First Airborne IPDA Lidar Measurements of Methane and Carbon Dioxide Applying the DLR Greenhouse Gas Sounder CHARM-F

Tuesday, 15 December 2015: 11:10
3012 (Moscone West)
Axel Amediek1, Gerhard Ehret2, Andreas Fix3, Martin Wirth3, Mathieu Quatrevalet1, Christian Büdenbender2, Christoph Kiemle4 and Jens Loehring5, (1)German Aerospace Center DLR Oberpfaffenhofen, Oberpfaffenhofen, Germany, (2)German Aerospace Center (DLR), Institute of Atmospheric Physics, Oberpfaffenhofen, Germany, (3)German Aerospace Center Oberpfaffenhofen, Oberpfaffenhofen, Germany, (4)German Aerospace Center DLR Cologne, Cologne, Germany, (5)Fraunhofer ILT, Aachen, Germany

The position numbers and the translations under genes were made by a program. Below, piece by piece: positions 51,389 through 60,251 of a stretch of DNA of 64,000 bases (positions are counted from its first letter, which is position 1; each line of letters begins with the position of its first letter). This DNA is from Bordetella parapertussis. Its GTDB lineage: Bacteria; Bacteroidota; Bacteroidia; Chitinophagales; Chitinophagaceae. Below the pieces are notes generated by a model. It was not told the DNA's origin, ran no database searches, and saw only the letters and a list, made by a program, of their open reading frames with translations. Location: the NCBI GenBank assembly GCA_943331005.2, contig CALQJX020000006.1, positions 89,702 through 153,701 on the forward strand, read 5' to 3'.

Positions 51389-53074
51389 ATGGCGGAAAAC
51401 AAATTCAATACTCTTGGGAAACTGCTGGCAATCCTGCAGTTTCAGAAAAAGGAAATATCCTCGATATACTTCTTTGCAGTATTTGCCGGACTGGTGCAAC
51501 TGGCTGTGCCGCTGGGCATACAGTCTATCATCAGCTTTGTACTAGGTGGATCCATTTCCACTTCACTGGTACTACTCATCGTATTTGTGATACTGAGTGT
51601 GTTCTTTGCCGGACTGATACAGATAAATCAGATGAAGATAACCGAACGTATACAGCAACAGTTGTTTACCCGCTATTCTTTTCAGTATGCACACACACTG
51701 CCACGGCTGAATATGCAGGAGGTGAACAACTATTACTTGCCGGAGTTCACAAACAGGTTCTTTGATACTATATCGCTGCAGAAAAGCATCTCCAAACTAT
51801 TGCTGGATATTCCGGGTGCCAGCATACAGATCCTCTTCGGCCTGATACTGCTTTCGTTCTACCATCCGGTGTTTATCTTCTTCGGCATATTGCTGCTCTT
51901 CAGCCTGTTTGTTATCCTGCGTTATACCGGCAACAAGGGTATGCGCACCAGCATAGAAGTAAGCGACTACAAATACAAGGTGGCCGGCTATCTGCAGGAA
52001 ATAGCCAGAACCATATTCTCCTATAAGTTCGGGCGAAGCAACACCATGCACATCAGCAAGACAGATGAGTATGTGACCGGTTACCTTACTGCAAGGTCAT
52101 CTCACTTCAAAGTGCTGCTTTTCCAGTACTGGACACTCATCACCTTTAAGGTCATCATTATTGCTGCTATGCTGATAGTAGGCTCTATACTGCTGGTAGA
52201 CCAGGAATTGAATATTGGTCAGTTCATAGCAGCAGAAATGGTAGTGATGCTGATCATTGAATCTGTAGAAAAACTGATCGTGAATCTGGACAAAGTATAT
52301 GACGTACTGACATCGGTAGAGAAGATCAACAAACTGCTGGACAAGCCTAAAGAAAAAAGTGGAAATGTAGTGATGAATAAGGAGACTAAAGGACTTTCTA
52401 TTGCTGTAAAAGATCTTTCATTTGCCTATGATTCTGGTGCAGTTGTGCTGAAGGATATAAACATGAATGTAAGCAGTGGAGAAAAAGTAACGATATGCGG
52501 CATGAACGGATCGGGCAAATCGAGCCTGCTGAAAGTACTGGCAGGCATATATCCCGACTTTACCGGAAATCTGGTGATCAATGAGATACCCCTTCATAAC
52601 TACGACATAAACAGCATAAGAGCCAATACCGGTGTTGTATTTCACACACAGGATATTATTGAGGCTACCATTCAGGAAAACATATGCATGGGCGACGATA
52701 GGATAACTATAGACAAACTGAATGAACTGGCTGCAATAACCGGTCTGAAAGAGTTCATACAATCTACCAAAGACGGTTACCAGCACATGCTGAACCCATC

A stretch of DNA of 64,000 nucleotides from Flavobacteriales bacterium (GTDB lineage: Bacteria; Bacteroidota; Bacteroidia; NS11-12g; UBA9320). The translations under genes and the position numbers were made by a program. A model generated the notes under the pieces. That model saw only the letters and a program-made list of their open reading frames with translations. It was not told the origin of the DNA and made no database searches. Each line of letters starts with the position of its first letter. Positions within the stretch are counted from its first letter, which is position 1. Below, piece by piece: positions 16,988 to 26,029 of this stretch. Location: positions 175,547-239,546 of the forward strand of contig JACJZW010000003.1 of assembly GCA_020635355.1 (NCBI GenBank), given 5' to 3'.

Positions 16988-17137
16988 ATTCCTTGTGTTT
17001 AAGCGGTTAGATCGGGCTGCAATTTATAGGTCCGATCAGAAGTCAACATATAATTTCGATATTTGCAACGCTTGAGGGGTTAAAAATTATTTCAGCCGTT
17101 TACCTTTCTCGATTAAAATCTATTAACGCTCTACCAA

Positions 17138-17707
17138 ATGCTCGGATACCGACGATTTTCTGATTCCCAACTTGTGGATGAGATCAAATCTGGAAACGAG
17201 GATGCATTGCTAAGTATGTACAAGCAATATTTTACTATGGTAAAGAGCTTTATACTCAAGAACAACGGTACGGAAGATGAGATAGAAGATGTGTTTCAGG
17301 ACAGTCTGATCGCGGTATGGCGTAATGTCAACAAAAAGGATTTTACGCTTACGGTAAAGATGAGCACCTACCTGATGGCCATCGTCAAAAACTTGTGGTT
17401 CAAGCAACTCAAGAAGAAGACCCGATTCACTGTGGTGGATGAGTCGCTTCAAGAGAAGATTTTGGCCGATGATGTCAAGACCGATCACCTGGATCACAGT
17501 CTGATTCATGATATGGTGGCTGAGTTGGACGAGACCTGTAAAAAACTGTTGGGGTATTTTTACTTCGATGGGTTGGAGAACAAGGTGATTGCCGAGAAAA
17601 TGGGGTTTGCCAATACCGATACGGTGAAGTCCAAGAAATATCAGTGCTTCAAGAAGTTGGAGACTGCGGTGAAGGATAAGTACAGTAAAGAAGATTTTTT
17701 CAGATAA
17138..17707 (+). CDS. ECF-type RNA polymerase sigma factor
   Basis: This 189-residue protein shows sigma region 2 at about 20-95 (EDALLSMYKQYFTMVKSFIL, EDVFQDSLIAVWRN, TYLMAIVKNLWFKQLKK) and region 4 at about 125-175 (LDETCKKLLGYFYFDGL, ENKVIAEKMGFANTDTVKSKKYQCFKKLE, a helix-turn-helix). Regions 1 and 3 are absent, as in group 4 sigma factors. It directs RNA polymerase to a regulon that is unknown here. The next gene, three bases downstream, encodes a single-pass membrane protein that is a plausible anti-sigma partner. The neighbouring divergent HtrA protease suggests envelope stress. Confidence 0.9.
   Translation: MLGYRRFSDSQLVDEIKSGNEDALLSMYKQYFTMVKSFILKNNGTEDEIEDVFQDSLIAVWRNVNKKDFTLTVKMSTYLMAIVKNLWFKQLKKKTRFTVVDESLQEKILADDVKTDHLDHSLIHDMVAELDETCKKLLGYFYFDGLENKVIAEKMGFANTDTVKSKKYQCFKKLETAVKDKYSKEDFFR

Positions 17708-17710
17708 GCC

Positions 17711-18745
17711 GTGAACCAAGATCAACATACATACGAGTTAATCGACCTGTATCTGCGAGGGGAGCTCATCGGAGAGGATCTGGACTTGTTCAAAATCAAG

First airborne measurement using CHARM-F, the four-wavelengths lidar for simultaneous soundings of atmospheric CO2 and CH4, were performed in Spring 2015 onboard the German research aircraft HALO. The lidar is designed in the IPDA (integrated path differential absorption) configuration using short double pulses, which gives column averaged gas mixing ratios between aircraft and ground. HALO’s maximum flight altitude of 15 km and special features of the lidar, such as a relatively large laser ground spot, enable the CHARM-F system to be an airborne demonstrator for future spaceborne greenhouse gas lidars. Due to a high technological conformity this applies in particular to the French-German satellite mission MERLIN, the spaceborne methane IPDA lidar. The successfully completed flight measurements provide a valuable dataset, which supports the retrieval algorithm development for MERLIN notably. The flights covered different ground cover types, different orography types as well as the sea. Additionally, we captured different cloud conditions, at which the broken cloud case is a matter of particular interest. This dataset allows detailed analyses of measurement sensitivities, general studies on the IPDA principle and on technical details of the system. These activities are supported by another instrument onboard: a cavity ring down spectrometer, providing in-situ data of carbon dioxide, methane and water vapor with high accuracy and precision, which is ideal for validation purposes of the lidar. Additionally the onboard instrumentation of HALO gives information about pressure and temperature for cross-checking the ECMWF data, which are intended to be used for calculating the weighting function, the key quantity for the retrieval of gas column mixing ratios from the measured gas optical depths. In combination with dedicated descents into the boundary layer and subsequent ascents, a self-contained dataset for characterizations of CHARM-F is available.